Design, Dynamics, and Control of Mobile Robotic Systems
Mobile robotic systems are increasingly prevalent in several fields of academia, industry, and everyday life. This dissertation outlines the development of several means of locomotion for such systems and the tools created and used to design them. Novel mechanical designs with minimal actuators are combined with advanced control systems to create dynamic locomotion behavior. A single, unified Lagrangian dynamics architecture is used to represent a variety of robotic systems, derived from first principles and applied programmatically. Model-based control methods are heavily used to take advantage of the known dynamics and are also applied programmatically for the automatic generation of control laws and gain scheduling lookup tables. Improvements to encoder velocity estimation across a wide velocity range are described in detail. A number of key hardware advances in different fields are exploited to create low-cost, but capable, mobile robotic systems: additive manufacturing (3D printing), powerful embedded microprocessors (Arduino, ARM, FPGA), solid state sensors (MEMS accelerometers and gyroscopes), and inexpensive brushed DC motors. This dissertation presents both notable results and tactical details of implementation that will be useful to those designing similar systems.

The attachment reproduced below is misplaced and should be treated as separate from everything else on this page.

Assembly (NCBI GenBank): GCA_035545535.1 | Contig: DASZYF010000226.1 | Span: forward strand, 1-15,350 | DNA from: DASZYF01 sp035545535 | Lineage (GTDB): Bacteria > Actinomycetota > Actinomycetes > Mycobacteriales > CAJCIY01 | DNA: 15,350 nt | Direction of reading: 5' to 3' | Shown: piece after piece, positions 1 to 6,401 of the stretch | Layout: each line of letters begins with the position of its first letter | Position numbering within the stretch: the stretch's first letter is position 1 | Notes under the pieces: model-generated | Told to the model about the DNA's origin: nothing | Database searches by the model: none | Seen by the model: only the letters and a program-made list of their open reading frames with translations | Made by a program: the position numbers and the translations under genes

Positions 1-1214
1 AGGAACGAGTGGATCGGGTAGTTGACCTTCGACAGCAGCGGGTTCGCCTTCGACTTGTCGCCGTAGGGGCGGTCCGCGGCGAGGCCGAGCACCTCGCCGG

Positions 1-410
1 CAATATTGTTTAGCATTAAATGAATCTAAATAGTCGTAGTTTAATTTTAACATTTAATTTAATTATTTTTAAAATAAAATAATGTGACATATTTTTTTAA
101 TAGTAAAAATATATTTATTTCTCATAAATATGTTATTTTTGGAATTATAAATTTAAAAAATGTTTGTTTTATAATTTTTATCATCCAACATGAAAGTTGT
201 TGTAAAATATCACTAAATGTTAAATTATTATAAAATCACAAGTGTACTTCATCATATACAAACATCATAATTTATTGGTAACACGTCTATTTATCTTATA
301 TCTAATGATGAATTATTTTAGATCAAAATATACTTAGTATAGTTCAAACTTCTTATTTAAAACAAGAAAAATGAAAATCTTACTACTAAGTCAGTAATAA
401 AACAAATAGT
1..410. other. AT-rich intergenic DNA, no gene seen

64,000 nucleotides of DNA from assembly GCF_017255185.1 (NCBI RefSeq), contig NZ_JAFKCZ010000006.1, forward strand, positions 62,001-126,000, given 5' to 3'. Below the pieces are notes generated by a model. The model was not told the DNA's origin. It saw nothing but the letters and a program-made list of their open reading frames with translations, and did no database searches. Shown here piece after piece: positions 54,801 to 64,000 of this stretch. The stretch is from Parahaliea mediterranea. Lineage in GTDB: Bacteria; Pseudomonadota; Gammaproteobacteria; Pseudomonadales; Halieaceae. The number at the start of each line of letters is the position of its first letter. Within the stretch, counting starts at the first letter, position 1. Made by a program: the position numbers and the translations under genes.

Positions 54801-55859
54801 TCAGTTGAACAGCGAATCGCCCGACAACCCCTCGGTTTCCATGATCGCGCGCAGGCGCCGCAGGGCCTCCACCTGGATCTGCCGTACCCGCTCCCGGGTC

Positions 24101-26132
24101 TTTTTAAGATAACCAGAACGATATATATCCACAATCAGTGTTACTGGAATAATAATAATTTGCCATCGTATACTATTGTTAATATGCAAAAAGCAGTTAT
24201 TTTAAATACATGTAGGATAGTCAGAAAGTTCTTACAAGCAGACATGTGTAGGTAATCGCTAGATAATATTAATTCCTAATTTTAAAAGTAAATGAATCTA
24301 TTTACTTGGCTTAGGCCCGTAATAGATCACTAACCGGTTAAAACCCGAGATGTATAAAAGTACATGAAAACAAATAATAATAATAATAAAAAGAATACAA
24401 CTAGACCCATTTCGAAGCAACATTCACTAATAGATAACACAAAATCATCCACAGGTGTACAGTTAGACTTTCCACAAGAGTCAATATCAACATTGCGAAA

Several novel robotic systems are presented in this dissertation. First, two incarnations of a mobile balancing platform with two coaxial wheels with the center of mass above the center of rotation are presented. Active feedback control is required to stabilize the system. Next, Switchblade is a patent pending treaded inverted pendulum designed for maximum mobility over a wide range of terrain including tight spaces and significant obstacles (e.g. stairs). Multiple variants of the design are explored, which shows that the vehicle concept is broadly applicable across different length scales and use cases. SkySweeper is an under-actuated robotic system designed for multimodal locomotion along wires and cables. Finally, RAPID is a reconfigurable, automated dynamometer for characterizing small DC motors, the primary purpose of which is identifying the operating parameters of motors used in vehicles with model-based control and estimation algorithms.